The Commission also went as far as to hand out some sage advice to William Hill in how it can improve its procedures. It said that the company should:
- Develop systems and controls to reduce the risk of money laundering
- Ensure commitment to those systems from senior management
- Regularly assess the effectiveness of such controls
- Keep records of all customer transactions
- Train employees so that they’re able to carry out checks on customers and be informed on how to report any suspicious activity
- Appoint officers to deal with any reports of such suspicious activity
That became the sort of benchmark that the Commission set out for all licensees, with the regulatory body stating that they have a duty under the Proceeds of Crime Act (POCA) to report any knowledge of customers using the proceeds of crime to gamble. Any failure to comply with this is something that is considered an offence and that can carry a maximum penalty of five years imprisonment and/or a fine.
At the same time, The Money Laundering Regulations 2017 requires all gambling sites to conduct a written assessment of their risk to money laundering. Those regulations also state that enhanced due diligence must be carried out by any betting site on a customer that places bets totalling £2,000 or more in a 24-hour period.
These terms are put in place to not only protect other customers, but the gambling sites themselves from the threat of criminal activity. With the authorities laying down such a hard line with such companies, and fines already having been handed out for failures, gambling sites have picked up whatever slack they had before and incorporated higher security measures.
Prevention Measures Under Investigation
Some gambling companies have started looking into machine learning technology, which is capable of recognising and identifying fraudulent behaviour. At the same time, it is hoped that this technology will be able to target and identify problem gamblers, based on social profiling. Generally speaking, it will allow casinos, sportsbooks, poker rooms and so on to utilise the software in a bid to swiftly and easily locate gamblers who are using odd betting techniques in a bid to increase their chances of higher pay-outs.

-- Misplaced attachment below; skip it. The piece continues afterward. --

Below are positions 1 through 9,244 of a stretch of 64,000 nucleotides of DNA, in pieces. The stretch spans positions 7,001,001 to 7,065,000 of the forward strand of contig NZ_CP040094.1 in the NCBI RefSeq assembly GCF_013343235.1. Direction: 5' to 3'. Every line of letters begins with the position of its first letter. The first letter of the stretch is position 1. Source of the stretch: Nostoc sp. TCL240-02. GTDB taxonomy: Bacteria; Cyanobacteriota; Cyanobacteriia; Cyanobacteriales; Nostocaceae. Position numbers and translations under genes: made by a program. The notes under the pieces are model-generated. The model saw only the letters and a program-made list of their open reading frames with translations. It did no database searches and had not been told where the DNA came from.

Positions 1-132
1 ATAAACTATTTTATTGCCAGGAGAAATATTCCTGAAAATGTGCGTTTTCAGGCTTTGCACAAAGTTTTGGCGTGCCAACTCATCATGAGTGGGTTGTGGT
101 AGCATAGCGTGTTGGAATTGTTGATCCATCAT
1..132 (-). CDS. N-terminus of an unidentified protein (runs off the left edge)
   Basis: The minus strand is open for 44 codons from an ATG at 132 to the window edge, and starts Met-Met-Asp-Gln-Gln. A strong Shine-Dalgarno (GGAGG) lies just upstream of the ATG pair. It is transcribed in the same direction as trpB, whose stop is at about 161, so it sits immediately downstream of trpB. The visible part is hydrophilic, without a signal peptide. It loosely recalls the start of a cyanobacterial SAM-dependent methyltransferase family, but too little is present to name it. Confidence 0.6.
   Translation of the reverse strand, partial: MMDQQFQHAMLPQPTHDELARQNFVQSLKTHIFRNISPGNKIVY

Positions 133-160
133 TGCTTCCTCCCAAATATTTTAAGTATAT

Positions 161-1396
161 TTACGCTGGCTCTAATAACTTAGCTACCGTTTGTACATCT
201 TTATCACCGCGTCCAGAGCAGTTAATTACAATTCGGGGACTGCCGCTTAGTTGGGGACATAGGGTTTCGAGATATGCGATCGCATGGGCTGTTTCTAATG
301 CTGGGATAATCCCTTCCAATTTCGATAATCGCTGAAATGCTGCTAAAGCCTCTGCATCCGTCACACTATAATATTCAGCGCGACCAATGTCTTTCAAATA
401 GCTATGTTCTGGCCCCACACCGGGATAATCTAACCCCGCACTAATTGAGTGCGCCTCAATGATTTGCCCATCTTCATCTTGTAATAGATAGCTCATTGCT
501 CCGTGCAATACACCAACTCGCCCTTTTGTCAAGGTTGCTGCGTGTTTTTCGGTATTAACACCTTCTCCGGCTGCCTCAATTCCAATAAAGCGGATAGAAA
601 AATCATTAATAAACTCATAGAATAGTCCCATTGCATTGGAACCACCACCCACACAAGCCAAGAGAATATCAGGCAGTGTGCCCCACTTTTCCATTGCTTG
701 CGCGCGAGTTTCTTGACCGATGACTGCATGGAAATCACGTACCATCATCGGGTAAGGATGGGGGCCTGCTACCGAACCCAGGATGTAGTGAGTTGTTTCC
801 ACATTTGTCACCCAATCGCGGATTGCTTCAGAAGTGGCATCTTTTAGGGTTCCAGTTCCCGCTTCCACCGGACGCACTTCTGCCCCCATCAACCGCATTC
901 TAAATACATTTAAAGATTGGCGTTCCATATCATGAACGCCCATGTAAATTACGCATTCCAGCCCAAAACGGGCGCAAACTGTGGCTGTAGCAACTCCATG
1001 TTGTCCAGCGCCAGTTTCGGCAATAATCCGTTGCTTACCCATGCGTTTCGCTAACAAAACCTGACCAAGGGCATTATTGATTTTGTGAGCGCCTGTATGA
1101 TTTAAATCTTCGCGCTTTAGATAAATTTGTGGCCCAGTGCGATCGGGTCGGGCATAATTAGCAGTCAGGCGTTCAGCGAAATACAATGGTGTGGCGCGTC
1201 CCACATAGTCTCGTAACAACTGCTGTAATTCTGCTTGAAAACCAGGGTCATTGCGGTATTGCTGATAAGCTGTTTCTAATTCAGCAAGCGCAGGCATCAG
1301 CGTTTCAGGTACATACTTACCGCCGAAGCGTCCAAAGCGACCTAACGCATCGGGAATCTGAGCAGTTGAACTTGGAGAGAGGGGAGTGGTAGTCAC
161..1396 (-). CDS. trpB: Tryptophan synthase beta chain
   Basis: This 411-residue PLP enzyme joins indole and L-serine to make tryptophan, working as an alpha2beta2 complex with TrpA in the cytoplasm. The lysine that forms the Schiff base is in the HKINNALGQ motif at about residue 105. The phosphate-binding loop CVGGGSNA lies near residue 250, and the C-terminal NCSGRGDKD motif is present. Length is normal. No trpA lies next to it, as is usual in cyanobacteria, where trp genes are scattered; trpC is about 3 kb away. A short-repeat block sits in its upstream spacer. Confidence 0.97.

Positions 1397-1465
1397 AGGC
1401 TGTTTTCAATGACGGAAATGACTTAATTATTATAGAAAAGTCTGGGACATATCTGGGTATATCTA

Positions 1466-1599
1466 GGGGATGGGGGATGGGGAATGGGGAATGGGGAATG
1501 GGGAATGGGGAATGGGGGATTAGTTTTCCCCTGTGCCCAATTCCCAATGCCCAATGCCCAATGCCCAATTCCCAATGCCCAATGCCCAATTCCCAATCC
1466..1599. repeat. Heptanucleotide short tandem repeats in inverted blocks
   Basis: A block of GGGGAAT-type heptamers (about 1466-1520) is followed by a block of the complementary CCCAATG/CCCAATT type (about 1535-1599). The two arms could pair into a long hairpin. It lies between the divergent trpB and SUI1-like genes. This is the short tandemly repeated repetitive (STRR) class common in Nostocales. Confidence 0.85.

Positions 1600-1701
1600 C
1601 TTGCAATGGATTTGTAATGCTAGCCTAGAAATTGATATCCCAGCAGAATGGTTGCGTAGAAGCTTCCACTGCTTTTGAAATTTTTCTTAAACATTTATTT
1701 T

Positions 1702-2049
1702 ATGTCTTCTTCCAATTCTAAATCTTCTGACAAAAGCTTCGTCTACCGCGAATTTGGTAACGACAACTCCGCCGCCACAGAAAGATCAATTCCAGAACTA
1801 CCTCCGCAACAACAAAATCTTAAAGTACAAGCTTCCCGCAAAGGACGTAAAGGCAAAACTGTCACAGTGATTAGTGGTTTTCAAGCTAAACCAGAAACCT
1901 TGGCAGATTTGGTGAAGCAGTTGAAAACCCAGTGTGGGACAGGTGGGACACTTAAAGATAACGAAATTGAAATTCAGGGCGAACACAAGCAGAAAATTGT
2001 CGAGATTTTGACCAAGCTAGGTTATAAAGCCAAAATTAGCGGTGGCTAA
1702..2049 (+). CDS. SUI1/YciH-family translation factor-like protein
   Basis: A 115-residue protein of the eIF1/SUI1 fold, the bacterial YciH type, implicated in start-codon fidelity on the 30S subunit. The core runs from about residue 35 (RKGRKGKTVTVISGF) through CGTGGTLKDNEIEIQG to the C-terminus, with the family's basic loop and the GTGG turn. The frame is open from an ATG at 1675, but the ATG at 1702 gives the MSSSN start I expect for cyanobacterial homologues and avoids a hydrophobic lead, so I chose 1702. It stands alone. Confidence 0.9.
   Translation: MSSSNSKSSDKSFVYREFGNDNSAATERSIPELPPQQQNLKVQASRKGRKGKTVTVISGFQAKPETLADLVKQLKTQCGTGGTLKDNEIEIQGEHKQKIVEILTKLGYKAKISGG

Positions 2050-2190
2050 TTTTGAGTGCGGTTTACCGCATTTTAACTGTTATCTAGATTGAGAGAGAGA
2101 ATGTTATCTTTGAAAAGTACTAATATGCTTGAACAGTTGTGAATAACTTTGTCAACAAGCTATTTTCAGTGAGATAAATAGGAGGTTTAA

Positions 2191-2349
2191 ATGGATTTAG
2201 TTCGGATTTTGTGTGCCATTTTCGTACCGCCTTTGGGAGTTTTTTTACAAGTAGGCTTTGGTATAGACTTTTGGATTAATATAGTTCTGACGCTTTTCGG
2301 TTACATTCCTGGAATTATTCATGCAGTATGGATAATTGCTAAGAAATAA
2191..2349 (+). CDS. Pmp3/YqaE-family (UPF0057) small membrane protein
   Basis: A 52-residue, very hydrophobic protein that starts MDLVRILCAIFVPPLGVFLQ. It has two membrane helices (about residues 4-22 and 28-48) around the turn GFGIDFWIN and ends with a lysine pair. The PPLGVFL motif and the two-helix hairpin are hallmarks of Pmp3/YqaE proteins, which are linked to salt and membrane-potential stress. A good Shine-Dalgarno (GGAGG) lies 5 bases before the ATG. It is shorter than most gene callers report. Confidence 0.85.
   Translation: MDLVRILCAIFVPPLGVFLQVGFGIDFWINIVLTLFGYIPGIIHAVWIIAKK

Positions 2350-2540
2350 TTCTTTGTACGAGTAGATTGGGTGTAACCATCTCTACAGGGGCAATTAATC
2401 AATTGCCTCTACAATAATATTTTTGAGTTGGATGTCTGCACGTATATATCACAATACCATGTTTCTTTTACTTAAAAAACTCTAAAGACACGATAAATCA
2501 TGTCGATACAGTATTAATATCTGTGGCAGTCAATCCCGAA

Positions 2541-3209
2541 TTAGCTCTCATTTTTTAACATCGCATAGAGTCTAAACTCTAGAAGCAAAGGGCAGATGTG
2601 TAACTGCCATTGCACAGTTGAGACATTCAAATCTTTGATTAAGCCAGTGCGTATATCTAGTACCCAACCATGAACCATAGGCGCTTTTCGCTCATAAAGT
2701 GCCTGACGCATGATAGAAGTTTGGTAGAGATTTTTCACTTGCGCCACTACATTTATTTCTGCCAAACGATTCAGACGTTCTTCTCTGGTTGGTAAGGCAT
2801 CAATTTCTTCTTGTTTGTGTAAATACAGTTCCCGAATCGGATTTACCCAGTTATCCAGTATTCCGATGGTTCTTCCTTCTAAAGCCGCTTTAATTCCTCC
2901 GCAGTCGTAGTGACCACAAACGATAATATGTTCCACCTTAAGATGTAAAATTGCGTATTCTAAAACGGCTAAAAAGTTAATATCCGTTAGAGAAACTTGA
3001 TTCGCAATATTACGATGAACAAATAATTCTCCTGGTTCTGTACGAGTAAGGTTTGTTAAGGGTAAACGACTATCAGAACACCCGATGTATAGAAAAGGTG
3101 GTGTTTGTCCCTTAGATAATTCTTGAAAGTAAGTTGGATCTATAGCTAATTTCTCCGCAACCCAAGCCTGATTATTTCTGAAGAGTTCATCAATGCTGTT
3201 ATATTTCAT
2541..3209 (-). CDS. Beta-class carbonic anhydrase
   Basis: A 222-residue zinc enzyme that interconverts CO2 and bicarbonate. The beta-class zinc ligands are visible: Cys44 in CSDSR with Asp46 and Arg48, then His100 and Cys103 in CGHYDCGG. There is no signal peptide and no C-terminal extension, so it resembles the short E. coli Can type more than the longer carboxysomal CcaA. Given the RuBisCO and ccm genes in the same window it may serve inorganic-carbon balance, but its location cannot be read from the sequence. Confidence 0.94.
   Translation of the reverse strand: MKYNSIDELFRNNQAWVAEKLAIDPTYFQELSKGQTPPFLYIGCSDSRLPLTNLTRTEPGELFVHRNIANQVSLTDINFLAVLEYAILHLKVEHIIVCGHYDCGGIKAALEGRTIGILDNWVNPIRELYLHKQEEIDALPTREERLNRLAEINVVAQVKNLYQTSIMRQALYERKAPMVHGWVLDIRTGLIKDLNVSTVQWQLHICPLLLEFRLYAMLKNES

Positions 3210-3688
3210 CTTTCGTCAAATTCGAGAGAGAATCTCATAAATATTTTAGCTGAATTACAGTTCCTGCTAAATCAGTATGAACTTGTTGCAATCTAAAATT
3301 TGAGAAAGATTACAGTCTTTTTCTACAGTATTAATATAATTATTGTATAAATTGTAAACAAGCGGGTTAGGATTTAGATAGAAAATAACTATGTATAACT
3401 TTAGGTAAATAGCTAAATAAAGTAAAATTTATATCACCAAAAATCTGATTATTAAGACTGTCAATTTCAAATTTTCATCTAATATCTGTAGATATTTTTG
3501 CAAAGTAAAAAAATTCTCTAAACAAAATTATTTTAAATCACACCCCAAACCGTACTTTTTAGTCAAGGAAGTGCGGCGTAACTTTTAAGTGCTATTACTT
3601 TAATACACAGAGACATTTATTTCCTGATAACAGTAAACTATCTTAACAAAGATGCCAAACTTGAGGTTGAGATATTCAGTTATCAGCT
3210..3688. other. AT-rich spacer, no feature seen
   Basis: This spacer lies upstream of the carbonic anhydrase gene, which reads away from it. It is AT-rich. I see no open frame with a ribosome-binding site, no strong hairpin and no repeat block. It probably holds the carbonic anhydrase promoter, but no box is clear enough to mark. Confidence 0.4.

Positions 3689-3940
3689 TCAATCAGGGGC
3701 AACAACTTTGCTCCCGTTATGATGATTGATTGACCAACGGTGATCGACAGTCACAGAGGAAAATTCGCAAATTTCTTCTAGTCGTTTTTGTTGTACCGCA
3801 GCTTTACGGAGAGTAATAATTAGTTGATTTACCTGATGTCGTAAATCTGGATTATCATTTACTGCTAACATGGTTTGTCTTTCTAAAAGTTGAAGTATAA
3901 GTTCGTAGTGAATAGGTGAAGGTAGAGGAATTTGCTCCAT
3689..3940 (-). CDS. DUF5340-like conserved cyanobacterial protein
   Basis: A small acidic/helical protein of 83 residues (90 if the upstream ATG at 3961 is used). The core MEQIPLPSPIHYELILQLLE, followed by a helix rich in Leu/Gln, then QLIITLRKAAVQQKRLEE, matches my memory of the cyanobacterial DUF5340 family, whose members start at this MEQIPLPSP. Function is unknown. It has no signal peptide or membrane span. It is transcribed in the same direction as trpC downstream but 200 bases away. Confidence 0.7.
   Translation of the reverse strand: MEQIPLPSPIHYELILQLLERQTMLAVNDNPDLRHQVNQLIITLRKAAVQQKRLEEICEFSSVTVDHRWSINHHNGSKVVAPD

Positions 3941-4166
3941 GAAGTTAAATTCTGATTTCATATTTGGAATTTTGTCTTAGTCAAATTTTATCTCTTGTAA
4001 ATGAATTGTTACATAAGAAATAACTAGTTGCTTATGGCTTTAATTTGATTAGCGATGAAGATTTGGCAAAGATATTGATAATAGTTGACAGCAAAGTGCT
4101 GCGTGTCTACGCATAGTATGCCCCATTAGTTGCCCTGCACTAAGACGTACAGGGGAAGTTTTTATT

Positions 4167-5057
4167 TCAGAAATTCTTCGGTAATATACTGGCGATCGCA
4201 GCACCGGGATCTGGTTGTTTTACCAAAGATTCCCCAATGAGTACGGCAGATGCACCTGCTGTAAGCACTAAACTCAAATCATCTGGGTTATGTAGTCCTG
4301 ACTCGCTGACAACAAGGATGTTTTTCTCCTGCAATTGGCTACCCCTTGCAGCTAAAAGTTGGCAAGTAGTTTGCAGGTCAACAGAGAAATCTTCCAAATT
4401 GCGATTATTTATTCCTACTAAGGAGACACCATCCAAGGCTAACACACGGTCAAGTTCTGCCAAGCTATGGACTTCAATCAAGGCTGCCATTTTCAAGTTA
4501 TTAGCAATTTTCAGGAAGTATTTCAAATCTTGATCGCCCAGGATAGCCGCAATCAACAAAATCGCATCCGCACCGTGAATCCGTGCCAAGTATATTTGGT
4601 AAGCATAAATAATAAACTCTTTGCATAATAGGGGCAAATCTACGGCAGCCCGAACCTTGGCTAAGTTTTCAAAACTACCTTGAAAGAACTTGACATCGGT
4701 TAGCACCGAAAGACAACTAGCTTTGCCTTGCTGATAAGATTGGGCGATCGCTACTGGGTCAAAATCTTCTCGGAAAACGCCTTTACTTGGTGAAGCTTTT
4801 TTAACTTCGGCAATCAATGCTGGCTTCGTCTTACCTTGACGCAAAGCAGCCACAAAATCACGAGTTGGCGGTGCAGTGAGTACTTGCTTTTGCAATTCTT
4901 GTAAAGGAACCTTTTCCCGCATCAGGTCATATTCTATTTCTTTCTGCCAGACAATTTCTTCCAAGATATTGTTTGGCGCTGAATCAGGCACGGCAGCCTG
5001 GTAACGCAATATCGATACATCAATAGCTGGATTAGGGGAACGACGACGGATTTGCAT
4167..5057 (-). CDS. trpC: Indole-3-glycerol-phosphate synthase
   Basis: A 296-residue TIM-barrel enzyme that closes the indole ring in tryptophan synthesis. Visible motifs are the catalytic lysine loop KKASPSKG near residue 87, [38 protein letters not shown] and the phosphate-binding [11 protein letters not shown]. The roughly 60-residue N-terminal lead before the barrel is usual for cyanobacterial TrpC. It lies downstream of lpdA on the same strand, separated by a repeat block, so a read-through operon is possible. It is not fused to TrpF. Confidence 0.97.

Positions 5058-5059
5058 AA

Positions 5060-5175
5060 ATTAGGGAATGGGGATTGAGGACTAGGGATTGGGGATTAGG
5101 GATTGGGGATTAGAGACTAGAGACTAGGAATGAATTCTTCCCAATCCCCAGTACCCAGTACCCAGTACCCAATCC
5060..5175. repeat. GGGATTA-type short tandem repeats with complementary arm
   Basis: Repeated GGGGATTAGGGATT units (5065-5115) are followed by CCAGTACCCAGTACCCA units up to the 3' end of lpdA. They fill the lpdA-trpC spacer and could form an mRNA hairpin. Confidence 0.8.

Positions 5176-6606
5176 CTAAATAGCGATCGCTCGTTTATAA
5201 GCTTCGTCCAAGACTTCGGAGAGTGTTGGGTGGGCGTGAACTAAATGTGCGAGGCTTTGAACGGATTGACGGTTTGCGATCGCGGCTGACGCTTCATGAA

Of course, that will then negate the need for people to do the task, as algorithms will be coded into the software so as to flag any strange activity. For the time being, gambling companies are incorporating the Know Your Customer (KYC) policy, as heavily suggested by the Commission. This implores all licenced sites to request ID verification from UK players before they are able to deposit and bet. This checks the age of a person, whether they have self-excluded from gambling and their general identity matches the information inserted during registration. However, there are still customers who manage to slip through the cracks.
The Last Word
It is for this reason that so many brands have been issued with fines and warnings in recent times, as the Gambling Commission tries to get a bit more of a grip on its erratic industry. The KYC policy has proved to be a little more successful, but fraudulent activity is still taking place. This is why something that flat out locates and targets dodgy dealings in the form of a software would likely be of great use to the gambling industry.
Of course, there is an inevitable expense that would come with such technology. It’s costly to make a machine learn such skills, and contractors of such aren’t the cheapest people to hire in the world. That being said, it’s something that these sites really do need in these times. The cybercriminal world is something that is constantly changing and adapting, meaning that before long, fraudulent activity will be able to bypass the current measures in place.